Artificial intelligence in banks can exacerbate social inequalities

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Almost no matter what we do, we leave behind data about who we are. This is also true in banking. In many cases, this data is used in ways that are useful to us. For example, it’s nice for 50-year-olds not to receive advertising for housing savings for young people.

“What is dangerous is when banks or other businesses use data to categorize you and limit your choices without your knowledge. Artificial intelligence can define some people as ‘insiders’ and exclude others. That’s when things can go wrong,” says Elisabeth Austad Asser.

She recently defended her doctoral dissertation at the University of Agder (UiA). There, she examined how the use of artificial intelligence can hinder or promote the values of Sparebanken Sør, where she is responsible for sustainability.

In her doctoral dissertation, she has compiled a list of 13 recommendations on how banks should use artificial intelligence. We will return to these later, but first, why is this a concern?

Invisible sorting

Consider, for example, if a male job applicant does not see any adverts for caregiving roles because someone has decided they would not be of interest to him. Or if you search for available school places and some elite schools are omitted from the search results because of your postcode.

“We think we are free when searching the internet, but behind Google, for example, there are algorithms creating a profile of us that determines what we see and what offers we receive,” says Asser.

When such technologies are deployed in banking, the area in which you live may determine whether you qualify for a home loan or credit card.

Previously, such decisions were made by bank employees. They understood that individuals could have different payment patterns despite having poor payer neighbors.

May reinforce inequalities

“It is dangerous when everything is turned into data. Once you have been defined into a category, this can be further utilized by new algorithms. If banks mishandle this, they may contribute to reinforcing social inequalities. And in the worst case, exacerbating them,” says Asser.

She believes this should be particularly thought-provoking for savings banks, which were initially established to promote economic stability.

“A savings bank carries a historical responsibility towards the local community. It should not just succumb to the pursuit of efficiency created by technology,” says Asser.

However, savings banks also have an obligation to operate efficiently and generate profits. And if savings banks do not want to adopt new technologies, they may be outcompeted by other, more efficient banks that do.

“Artificial intelligence has sparked a commercial game in the banking sector. This technology makes it necessary to take societal responsibility. But few are talking about that,” she says.

13 recommendations

In her doctoral dissertation, Asser has created a list of 13 recommendations on how banks can approach artificial intelligence (AI) in a way that promotes the bank’s values.

  1. Be mindful: Develop a plan for the use of artificial intelligence that aligns with the bank’s values and goals. Be clear about the purpose of different technologies.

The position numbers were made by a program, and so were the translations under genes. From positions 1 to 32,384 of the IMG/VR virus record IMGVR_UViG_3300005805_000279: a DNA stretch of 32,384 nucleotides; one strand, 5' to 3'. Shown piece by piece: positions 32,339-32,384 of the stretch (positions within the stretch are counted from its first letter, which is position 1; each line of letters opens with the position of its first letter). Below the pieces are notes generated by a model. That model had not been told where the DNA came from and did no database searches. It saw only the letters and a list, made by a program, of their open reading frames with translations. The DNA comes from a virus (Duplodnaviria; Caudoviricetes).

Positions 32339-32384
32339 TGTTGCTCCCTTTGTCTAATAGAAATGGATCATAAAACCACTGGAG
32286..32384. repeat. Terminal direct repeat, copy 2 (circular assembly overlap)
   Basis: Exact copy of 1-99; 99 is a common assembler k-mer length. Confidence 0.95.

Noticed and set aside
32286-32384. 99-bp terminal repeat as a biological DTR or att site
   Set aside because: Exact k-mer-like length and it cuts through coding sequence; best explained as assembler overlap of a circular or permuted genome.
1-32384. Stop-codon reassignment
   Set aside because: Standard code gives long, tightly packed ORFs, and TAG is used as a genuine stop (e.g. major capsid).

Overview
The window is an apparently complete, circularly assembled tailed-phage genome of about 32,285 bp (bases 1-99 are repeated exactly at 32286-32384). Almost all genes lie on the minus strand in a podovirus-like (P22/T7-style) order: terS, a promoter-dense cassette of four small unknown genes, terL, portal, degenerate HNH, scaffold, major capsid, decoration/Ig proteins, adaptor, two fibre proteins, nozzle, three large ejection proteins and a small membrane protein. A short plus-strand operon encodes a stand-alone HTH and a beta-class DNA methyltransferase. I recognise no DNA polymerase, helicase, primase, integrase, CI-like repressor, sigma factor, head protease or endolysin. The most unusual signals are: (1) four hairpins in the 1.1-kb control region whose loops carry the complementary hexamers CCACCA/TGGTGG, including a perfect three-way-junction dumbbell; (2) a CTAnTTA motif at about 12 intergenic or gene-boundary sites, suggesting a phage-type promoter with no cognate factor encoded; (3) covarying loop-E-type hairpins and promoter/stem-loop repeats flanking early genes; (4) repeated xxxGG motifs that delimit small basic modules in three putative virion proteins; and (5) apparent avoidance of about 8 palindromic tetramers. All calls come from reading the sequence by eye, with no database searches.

2. Understand laws and regulations: Ensure that bank employees have knowledge of current laws and regulations regarding AI.
  3. Focus on data quality: Ensure the data is fair, balanced, and of high quality. Avoid biases in the data by using insights from different departments in the bank. Test AI systems for biases and work to address them.
  4. Handle biases: Use a diverse team to develop algorithms. Collaborate with groups often excluded when developing AI models. Be transparent about the data used.
  5. Select the right algorithms: Utilize algorithms that are as fair and impartial as possible. Use expertise to select and evaluate algorithms, especially for sensitive tasks such as credit assessment.
  6. Educate the organization about biases: Train the entire organization on biases in datasets and strategies for evaluating them.
  7. Harness internal knowledge: Include employees in the development of AI models and utilize their banking expertise to reduce biases and improve the implementation of AI.
  8. Strengthen training: Invest in thorough training for employees within the bank when adopting AI technology.
  9. Involve management: Ensure that both technical and non-technical managers work inclusively and value-based with AI.
  10. Monitor the systems: Be aware of unintended effects after implementing AI. Be open to external audits of AI systems.
  11. Understand the responsibility: Be clear on the bank’s responsibility in AI processes and consider using the term “machine in the loop” when relevant.
  12. Establish an AI ethical board: The board can address challenges and ensure that the bank stays updated in the field of AI.
  13. Be transparent about AI decisions: Be clear and open about which decisions are made using AI.

Rapid changes

Asser highlights that technology has always changed how we humans relate to the world. In that sense, there is nothing new about artificial intelligence.

What is new is the speed at which changes are happening. Printing took 200 years to reach Norway. The telephone took 75 years to reach 50 million users. When ChatGPT was launched, it reached 100 million users in a week.

“The technology that impacts and shapes us is being adopted very rapidly now. We need to understand this technology to ensure that the way we use it is sustainable and contributes to creating a world in which we all can and want to live,” she says.

Citation:
Artificial intelligence in banks can exacerbate social inequalities (2024, March 6)
retrieved 7 March 2024
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